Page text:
Setting impossible timelines for your product turns out to have very few drawbacks and a wealth of anti-intuitive benefits.
13 years ago, as I was in the middle of negotiation to join a very early startup as a co-founder and partner, we all agreed one day to set up a very agressive timeline to close the deal so we could start building. After everyone left the room, I took a worried look at my lawyer, sharing my concern about the ambitious milestone.
"Sometimes, you need to put yourself in deep shit!" he replied, with his usual smirk.
Years later, I got it. Setting a seemingly impossible timeline unlocks impossible achievements.
Impossible timelines push the boundaries of creativity. They tap into our deepest resources to find an almost transcendental execution, managing dozens of processes in parallel hoping that somehow, everything will fall into place.
And more often than not, it does.
Impossible timelines have countless side-effects and little drawbacks. The risk being to announce something and not deliver. Yet, usually it's highly compensated by an accelerated learning phase, that lifted the whole team up.
On the other hand, the benefits are plenty, and some of them are unexpected. My favourite is the counter-intuitive effect on people. People might see impossible timelines as an inefficient, if not toxic method of management. My experience shows me otherwise: it's extremely beneficial for top performers. Of course, under-achievers are skeptical because any shortcoming is easier to spot in such periods. Another case are people exceptionally avert to pressure: when demand rises, some types of personality might respond negatively to the pressure that goes with it, regardless of their intrinsic qualities.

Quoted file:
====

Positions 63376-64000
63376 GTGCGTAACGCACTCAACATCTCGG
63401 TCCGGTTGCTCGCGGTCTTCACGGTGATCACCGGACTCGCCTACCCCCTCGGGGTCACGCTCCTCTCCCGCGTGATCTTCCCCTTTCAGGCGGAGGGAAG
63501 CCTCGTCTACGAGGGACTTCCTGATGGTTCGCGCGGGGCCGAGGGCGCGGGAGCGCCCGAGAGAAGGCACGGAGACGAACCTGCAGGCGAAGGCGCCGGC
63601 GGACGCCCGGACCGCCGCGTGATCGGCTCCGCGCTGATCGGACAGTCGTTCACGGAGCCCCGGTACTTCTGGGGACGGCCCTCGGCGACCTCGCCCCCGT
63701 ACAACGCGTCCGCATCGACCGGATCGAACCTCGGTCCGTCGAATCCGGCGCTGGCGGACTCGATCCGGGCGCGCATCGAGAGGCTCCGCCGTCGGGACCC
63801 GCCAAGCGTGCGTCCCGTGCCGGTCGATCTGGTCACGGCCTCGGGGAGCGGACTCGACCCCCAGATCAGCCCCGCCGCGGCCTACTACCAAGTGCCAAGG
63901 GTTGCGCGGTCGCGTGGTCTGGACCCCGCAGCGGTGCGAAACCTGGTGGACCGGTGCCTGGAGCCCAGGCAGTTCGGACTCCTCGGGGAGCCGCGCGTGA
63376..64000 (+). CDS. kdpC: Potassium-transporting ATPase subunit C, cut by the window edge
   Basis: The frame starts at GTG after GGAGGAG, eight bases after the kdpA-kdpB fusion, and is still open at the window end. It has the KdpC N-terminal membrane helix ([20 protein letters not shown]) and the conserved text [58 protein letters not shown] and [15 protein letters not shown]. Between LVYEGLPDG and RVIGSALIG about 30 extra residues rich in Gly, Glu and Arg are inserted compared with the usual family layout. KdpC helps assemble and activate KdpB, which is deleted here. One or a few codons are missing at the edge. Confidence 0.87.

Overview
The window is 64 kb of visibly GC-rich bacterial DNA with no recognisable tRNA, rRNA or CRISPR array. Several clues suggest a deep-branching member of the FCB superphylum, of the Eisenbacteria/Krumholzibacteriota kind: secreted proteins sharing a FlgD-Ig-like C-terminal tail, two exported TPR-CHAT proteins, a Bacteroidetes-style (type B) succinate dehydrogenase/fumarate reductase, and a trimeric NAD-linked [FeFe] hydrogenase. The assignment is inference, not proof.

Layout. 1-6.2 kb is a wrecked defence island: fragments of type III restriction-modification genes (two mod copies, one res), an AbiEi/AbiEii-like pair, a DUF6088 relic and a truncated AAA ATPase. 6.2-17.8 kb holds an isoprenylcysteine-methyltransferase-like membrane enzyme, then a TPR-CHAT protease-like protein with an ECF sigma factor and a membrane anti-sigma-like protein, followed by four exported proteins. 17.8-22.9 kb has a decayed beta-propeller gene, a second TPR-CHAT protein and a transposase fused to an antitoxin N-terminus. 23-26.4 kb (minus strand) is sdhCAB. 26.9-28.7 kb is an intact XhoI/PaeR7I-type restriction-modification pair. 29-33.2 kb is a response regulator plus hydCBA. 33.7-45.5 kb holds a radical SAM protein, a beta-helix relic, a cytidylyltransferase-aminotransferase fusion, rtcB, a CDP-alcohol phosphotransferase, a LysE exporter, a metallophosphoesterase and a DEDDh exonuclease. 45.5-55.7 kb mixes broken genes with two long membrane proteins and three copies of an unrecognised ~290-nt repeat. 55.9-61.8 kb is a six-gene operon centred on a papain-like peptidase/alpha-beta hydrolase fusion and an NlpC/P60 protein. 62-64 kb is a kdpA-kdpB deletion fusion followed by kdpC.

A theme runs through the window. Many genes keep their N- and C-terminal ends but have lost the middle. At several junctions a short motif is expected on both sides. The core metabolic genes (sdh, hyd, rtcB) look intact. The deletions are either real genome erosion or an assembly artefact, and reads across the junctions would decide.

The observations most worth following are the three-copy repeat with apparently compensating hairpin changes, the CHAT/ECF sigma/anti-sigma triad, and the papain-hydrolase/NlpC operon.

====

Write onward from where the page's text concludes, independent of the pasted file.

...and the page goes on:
Nevertheless, top performers shine. Better, average performers discover themselves and embrace maximum responsibility, which fuels their self-confidence and as a side-effect, their motivation. Some profile simply crave moments like these, where it's all about shipping, delivering value, fixing things, cracking problems elegantly, inventing ways to do in 2 days instead of 2 weeks.
Impossible timelines create a state of hyper trust to the team, as nothing impossible can be done without collective work. They put the whole team on creative momentum, when everyone is looking for the adrenaline of achieving something that only our own delusion made us believe to be doable.